Fraud Risk: What's the Global Impact?

Enterprising online retailers are always looking for the next big growth opportunity, and the global marketplace just may be it: Targeting international customers can grow sales by as much as 15%. But expanding into these new markets isn’t without its risks, and one of the biggest is card-not-present (CNP) fraud.

CNP transactions themselves are legitimate, occurring when the cardholder doesn’t physically present a credit card to a merchant — most often during online or telephone sales. But with CNP fraud, people take advantage of not having to present a physical card by obtaining credit card details through illicit means like the dark net, skimming or hacking and then using that data to place fraudulent orders.

So while selling internationally opens e-commerce retailers up to a world of opportunities, it also subjects them to new threats to their profits. Going global requires merchants to become familiar with new business rules and regulations, payment method preferences, language and culture barriers, and more. Failing to do so simply puts online retailers at increased risk of being taken advantage of by fraudsters. So to reap the benefits of global expansion, smart merchants must educate themselves on the varying fraud risks by country and the steps they can take to mitigate them.

Why CNP Fraud Is on the Rise

Merchants had hoped that the adoption of EMV, or chip, technology in credit cards would help reduce the risk of retail fraud, but the results haven’t been as expected. While this technology has been effective in lowering in-person fraud, it’s caused fraudsters to turn their sights on more vulnerable targets — like CNP transactions placed online or over the phone. Without having that card in hand, online merchants are putting their trust and financial faith in a customer who might not have the most honest of intentions. This new focus on CNP fraud is predicted to result in an estimated $14.8 billion in fraudulent sales in 2022 alone and $71 billion in global losses during the next five years.

Other reasons for the dramatic rise in CNP fraud include:

- The increasing frequency and magnitude of data breaches and subsequent sale of personal data on the dark web;

- Fraudsters taking advantage of lax identification requirements for the pickup of click-and-collect orders at brick-and-mortar stores;

- The delayed rollout of 3-D Secure 2.0, which would shift the fraud burden from the retailer to the card issuer
But these aren’t the only reasons CNP is on the rise for global merchants.

Why Going Global Increases Your CNP Fraud Risk

One of the biggest drivers of CNP fraud risk is the “fraud triangle”: each country’s unique interaction of personal circumstances, economic settings and societal expectations that determine the fraud rate. Certain countries, like those listed below, often have a higher incidence of CNP fraud simply due to pressure and opportunity.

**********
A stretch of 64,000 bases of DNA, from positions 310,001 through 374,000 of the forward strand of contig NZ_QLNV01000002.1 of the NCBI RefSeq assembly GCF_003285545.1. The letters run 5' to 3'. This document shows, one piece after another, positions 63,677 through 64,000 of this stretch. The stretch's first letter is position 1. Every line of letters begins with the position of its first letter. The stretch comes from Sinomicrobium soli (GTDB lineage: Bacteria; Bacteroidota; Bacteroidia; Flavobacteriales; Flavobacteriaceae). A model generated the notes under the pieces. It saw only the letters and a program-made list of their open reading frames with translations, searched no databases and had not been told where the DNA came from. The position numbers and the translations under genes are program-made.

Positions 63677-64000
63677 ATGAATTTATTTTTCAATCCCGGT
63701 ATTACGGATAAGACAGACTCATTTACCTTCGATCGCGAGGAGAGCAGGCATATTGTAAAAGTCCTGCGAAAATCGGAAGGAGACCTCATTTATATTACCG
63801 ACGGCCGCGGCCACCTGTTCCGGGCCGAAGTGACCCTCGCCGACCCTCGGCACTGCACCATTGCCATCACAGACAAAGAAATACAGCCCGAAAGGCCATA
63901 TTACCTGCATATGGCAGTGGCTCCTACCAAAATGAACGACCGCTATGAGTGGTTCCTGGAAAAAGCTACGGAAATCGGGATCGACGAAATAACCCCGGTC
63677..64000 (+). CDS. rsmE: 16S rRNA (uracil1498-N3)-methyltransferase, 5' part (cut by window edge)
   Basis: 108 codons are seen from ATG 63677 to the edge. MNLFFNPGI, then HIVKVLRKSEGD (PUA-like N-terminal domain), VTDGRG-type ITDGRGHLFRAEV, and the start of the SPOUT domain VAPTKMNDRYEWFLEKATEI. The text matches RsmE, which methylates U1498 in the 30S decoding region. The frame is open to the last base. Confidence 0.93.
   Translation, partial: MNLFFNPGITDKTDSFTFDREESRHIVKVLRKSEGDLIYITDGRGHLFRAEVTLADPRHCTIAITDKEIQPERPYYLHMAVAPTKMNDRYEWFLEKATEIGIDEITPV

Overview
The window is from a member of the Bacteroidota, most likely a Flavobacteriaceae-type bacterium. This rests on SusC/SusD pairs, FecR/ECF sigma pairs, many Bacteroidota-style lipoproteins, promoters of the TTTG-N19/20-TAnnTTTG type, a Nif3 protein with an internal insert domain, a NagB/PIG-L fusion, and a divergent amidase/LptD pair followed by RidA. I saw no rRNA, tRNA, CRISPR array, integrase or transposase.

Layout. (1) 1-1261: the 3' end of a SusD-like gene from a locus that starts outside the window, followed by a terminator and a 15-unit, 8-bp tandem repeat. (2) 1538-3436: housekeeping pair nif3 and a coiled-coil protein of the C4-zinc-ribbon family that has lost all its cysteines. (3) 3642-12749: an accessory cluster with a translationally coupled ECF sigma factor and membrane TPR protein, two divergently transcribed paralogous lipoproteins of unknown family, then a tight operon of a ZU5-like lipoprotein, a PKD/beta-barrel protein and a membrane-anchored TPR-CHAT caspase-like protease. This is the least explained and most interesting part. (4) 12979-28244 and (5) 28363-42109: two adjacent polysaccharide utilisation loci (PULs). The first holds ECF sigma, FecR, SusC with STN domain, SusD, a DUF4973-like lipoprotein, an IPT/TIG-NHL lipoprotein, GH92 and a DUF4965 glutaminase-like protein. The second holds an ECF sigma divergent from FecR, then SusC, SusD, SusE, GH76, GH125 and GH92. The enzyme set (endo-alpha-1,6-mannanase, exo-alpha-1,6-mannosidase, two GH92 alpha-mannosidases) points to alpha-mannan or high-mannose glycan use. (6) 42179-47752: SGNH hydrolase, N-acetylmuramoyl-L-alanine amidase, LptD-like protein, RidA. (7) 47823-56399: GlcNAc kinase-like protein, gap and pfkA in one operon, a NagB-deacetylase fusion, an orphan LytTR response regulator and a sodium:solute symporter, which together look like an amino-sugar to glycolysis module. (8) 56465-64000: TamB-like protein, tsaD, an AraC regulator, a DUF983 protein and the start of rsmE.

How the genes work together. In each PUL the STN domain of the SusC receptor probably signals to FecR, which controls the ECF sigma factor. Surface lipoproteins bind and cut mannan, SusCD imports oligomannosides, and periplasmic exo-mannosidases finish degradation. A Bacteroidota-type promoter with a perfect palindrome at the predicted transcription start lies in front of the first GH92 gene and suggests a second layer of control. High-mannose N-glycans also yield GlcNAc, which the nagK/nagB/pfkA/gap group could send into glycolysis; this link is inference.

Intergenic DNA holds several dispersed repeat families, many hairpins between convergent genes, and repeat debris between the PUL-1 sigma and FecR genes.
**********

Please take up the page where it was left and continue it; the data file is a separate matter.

But these countries aren’t the only ones experiencing an increased CNP fraud risk. The 2015 Merchant Risk Council Global Fraud Survey reports the current average global fraud rate to be 0.53%, with these countries also facing significant CNP fraud:

  • United States — 0.72%
  • Belgium — 0.71%
  • France — 0.65%
  • Germany — 0.58%

It’s this prevalence of CNP fraud that’s making merchants nervous — and rightfully so. Merchants worldwide have reacted by automatically declining up to 18% of foreign e-commerce transactions, thinking this is the best way to minimize fraud exposure. But rejecting these transactions without verifying their legitimacy is causing other problems, like frustrated customers and lost profits.

What Retailers Can Do to Thwart International Fraudsters

By leveraging the opportunity presented by the global marketplace, e-commerce merchants can experience rapid growth. But they must also remember that there are fraudsters lurking behind their keyboards, ready to take advantage of unprotected retailers. To safeguard profits and ensure an order’s legitimacy, online retailers should implement strategies like:

  • Authenticating online transactions.
  • While traditional methods of authenticating online transactions — like using card verification numbers and blacklists — are helpful, merchants must take a more robust approach to securing transactions. This includes using AVS, social networking device fingerprinting and customer behavior analysis.
  • Inspecting IP addresses.
  • These addresses tell merchants exactly where a customer was located when an order was placed. IP addresses from high-risk countries, or a disconnect between the IP and shipping address, may warrant a manual review of the transaction.
  • Understanding each country’s risk factors.
  • Not every transaction in a high-risk country will be fraudulent, and making sweeping generalizations can cause a merchant to reject a disproportionate number of legitimate transactions.

A robust fraud management solution is more important than ever to retailers looking to grow their international customer base. While some online merchants believe fraud protection to be too expensive, it’s not nearly as costly as the results from a fraud attack. To take full advantage of the international market, e-commerce retailers must implement cutting-edge fraud protection strategies that will help them stop fraudsters in their tracks while allowing valid international purchases. Contact a ClearSale analyst today to learn how our Fraud Protection Solution can simplify your transition into the global marketplace and make it safer and more profitable.

ClearSale Fraud Protection Buyers Guide